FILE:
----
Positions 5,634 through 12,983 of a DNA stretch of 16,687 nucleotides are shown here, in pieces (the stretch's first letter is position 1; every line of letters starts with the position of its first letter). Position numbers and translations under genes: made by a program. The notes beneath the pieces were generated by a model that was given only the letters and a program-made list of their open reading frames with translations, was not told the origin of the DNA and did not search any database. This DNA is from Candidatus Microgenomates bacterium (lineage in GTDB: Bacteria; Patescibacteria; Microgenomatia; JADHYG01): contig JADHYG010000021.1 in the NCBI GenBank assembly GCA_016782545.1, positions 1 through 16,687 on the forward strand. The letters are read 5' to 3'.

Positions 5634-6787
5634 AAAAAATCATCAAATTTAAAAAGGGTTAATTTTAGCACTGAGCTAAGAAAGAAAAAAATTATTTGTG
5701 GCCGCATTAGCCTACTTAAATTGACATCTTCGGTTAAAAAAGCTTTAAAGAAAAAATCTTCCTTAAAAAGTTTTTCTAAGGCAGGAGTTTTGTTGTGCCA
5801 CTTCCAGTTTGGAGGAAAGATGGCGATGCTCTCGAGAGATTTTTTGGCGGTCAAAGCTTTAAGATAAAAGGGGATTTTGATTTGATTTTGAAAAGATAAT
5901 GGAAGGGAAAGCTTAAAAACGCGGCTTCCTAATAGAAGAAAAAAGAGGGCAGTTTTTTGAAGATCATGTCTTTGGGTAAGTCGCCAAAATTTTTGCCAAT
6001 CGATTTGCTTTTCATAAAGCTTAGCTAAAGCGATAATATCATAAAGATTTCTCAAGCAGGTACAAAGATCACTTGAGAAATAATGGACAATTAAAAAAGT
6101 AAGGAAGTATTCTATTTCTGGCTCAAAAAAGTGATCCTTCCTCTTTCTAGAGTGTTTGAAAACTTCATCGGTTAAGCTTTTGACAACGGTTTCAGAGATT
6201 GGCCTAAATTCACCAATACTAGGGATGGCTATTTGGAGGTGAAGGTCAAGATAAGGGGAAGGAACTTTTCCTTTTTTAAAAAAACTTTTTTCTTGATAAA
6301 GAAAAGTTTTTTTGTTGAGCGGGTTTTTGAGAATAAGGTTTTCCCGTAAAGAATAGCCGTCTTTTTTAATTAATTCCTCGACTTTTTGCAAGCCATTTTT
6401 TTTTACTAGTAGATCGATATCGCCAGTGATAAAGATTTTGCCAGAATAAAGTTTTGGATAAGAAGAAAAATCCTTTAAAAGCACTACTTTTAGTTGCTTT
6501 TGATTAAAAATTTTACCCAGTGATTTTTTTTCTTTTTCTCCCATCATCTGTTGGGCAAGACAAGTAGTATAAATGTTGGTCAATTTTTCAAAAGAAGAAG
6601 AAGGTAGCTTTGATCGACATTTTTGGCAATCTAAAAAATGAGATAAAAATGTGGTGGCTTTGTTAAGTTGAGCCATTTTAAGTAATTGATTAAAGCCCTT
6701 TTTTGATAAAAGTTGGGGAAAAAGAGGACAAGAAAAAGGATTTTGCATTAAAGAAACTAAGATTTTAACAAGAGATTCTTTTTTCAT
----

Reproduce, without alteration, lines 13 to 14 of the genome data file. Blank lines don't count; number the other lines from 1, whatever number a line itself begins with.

6601 AAGGTAGCTTTGATCGACATTTTTGGCAATCTAAAAAATGAGATAAAAATGTGGTGGCTTTGTTAAGTTGAGCCATTTTAAGTAATTGATTAAAGCCCTT
6701 TTTTGATAAAAGTTGGGGAAAAAGAGGACAAGAAAAAGGATTTTGCATTAAAGAAACTAAGATTTTAACAAGAGATTCTTTTTTCAT